Tell your legislators and our Governor that vouchers are not welcome in our state.

Brad Fiscus is a veteran teacher, a leader in the Tennessee Conference of The United Methodist Church, and a member of the Williamson County Board of Education, the following Op-Ed is his personal views and does not represent the thoughts or opinions of Williamson County Schools or the Board of Education.

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The Case for Vouchers

In an absolutely epic Twitter thread, Williamson County School Board member Eric Welch makes a case for vouchers. Actually, he makes a case for voucher-level funding for public schools. Welch uses math to make his case. Here are some examples:

Welch notes the significant funding gap between vouchers and the dollar amount per student Williamson County receives from the state based on the BEP formula. This is an important distinction. The BEP formula generates a per student dollar amount (currently $7300) and then devises an amount owed to local districts based on each district’s ability to pay. So, in some districts, the state sends a lot of money and in others, like Williamson, not so much.

Factors involved in generating the total number are based on a school system’s average daily attendance. That number then generates a number of teachers, administrators, and other positions. The state funds each system’s BEP teacher number at 70% — that is, the state sends 70% of the average weighted salary (around $45,000 currently) to the district for each teaching position generated by the BEP.

Let’s be clear: The BEP is inadequate. Every single district hires more teachers (and other positions) than generated by the BEP. Local districts fund 100% of those costs.

Before the state was taken to court over inadequate funding, the BEP Review Committee used to list a series of recommendations on ways to improve the funding formula to adequately meet the needs of our state’s public schools.

While routinely ignored by policymakers, this list provided a guide to where Tennessee should be investing money to improve the overall public education offered in our state.

Here are some examples from the most recent version of this list:

Fund ELL Teachers 1:20  — COST: $28,709,000

Fund ELL Translators 1:200  COST: $2,866,000

Instructional Component at funded at 75% by State  COST: $153,448,000

Insurance at 50%  COST: $26,110,000

BEP 2.0 Fully Implemented  COST: $133,910,000

Some notes here –

First, BEP 2.0 was frozen by Governor Haslam as he “re-worked” funding distribution and supposedly focused on teacher pay.

Next, the state currently provides districts 45% of employee health insurance for ONLY the BEP -generated positions. Districts must fund 100% of the benefit cost for teachers hired about the BEP number.

Finally, beefing up the instructional component by 5% as recommended here would mean significant new dollars available for either hiring teachers or boosting teacher pay or both.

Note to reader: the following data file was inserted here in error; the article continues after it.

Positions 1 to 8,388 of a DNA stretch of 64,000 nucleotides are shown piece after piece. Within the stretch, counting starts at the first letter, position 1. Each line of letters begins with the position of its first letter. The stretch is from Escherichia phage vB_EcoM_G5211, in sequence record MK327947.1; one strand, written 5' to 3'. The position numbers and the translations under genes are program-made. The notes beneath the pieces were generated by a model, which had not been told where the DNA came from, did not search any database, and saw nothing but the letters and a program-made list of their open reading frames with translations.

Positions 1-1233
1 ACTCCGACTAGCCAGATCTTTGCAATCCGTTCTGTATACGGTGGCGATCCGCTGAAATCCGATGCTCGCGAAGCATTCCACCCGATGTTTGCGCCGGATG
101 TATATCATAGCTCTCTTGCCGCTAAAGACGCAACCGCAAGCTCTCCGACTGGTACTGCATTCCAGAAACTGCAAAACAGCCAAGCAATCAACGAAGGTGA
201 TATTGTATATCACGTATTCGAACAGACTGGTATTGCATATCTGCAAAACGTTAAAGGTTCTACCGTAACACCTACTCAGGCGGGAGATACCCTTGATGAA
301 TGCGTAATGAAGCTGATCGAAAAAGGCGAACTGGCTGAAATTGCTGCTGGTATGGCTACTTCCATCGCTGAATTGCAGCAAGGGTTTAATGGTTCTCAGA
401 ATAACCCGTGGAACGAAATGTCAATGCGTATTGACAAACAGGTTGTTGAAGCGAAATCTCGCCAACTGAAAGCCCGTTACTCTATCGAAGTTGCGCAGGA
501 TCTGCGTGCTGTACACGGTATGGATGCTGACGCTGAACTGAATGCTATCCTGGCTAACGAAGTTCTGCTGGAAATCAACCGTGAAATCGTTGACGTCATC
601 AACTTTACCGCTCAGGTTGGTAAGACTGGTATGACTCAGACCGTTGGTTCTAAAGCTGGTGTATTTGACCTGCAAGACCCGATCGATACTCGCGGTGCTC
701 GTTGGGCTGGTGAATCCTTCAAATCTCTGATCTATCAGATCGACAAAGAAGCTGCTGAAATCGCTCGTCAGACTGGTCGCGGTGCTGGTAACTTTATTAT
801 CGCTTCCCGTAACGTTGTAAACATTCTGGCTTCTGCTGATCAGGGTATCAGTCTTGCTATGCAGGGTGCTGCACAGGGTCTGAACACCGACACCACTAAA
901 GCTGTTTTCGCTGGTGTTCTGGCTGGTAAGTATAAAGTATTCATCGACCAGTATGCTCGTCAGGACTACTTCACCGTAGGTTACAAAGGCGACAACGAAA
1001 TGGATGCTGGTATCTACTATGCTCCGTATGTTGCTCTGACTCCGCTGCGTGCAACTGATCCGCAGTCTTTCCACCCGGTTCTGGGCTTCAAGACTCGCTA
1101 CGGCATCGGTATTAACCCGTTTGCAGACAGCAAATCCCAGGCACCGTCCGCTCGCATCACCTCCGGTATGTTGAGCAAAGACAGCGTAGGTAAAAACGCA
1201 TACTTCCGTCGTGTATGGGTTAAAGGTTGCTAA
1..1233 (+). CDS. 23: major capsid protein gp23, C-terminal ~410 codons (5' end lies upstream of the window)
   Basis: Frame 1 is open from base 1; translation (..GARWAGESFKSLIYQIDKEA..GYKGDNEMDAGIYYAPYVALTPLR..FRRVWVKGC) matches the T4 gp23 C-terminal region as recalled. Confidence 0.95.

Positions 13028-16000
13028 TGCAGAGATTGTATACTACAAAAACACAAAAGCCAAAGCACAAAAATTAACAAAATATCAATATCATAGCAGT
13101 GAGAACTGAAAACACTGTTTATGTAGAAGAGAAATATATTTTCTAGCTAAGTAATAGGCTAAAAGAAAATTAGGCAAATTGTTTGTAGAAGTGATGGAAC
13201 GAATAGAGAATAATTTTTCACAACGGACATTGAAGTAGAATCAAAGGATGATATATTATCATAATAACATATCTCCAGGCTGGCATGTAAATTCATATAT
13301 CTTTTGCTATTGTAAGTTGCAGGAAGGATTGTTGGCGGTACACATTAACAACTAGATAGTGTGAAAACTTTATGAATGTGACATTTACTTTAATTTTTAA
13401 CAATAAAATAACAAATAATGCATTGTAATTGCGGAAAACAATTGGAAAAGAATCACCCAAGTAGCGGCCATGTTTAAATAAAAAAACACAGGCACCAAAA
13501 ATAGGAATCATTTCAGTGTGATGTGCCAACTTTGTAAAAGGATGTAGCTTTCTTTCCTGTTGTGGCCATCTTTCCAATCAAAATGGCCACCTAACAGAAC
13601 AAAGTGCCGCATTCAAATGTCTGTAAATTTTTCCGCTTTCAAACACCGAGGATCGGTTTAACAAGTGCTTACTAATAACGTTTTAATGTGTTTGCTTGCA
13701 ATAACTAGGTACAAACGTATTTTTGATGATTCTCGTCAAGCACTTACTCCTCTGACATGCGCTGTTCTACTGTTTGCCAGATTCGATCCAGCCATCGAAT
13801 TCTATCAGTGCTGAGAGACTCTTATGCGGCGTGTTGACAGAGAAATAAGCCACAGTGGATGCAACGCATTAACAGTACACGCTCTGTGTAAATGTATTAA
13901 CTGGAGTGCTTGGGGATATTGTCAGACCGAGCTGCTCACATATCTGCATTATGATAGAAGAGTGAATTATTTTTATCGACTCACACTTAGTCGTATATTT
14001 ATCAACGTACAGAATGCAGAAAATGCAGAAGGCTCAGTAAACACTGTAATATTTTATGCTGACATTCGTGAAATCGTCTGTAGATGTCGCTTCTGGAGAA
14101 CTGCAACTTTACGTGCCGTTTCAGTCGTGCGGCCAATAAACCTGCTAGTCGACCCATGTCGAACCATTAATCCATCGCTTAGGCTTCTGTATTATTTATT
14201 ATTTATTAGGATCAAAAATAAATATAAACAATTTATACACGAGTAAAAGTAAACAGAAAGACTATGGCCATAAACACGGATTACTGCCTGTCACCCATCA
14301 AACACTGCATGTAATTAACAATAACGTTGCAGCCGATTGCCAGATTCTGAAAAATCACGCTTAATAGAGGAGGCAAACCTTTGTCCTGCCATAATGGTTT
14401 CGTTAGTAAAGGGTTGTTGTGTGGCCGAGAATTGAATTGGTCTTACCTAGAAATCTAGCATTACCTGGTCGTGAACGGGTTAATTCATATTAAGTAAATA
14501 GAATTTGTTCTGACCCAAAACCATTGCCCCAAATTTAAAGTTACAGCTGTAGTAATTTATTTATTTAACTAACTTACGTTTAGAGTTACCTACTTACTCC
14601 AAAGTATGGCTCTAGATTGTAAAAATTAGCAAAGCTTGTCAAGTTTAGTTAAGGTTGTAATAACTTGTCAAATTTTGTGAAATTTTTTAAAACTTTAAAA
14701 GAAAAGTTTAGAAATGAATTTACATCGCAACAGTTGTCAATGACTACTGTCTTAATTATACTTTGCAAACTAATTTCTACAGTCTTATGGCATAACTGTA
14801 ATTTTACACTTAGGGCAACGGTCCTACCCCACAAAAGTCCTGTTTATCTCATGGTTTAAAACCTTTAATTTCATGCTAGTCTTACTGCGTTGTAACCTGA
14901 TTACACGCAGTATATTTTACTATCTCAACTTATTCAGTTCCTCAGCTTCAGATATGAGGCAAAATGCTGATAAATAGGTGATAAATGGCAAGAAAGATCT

Here are some “wish list” items on teacher pay, which reflect that our state has long known we’re not paying our teachers well:

BEP Salary at $45,447  COST: $266,165,000

BEP Salary at $50,447  COST: $532,324,000

BEP Salary at Southeastern average $50,359  COST: $527,646,000

BEP Salary at State average (FY14) $50,116    COST: $514,703,000

These are FY14 numbers — so, that’s been a few years. Still, funding teacher pay at the actual average spent by districts (just over $50,000 a year) would mean significant new funding for schools that could be invested in teacher salaries. We don’t fund teacher pay at the actual average, though, we fund it at a “weighted” average that is thousands less than this actual number. Then, districts receive only 70% of that weighted number per BEP position.

Making the large scale jump necessary to truly help direct state BEP dollars into teacher paychecks and provide a much-needed boost to salaries would cost close to $500 million. Bill Lee’s budget this year provides a paltry $71 million, continuing the tradition of talking a good game while letting teacher pay in our state continue to stagnate.

Here are some other recommendations — ideas that Welch suggests districts could pursue if only they were funded at the same level Bill Lee is proposing for private schools:

Change funding ratio for psychologists from 1:2,500 to 1:500  $57,518,000

Change funding ratio for elementary counselors from 1:500 to 1:250  $39,409,000

Change funding ratio for secondary counselors from 1:350 to 1:250  $18,079,000

Change funding ratio for all counselors to 1:250  $57,497,000

Change Assistant Principal ratio to SACS standard  $11,739,000

Change 7-12 funding ratios, including CTE, by 3 students  $87,928,000

New BEP Component for Mentors (1:12 new professional positions)  $17,670,000

Professional Development (1% of instructional salaries)  $25,576,000

Change funding ratios for nurses from 1:3,000 to 1:1,500  $12,194,000

Change funding ratios for Technology Coordinators from 1:6,400 to 1:3,200  $4,150,000

Increase Funding for teacher materials and supplies by $100  $6,336,000

Instructional Technology Coordinator (1 per LEA)  $5,268,000

If you look at these numbers, you see that a state committee of professional educators (the BEP Review Committee) has been telling state policymakers that Tennessee needs to do more.

They’ve been saying it for years.

Now, we have a Governor who is suggesting that instead of spending state dollars to meet these needs, we’re going to spend them to prop up private schools with little to no accountability.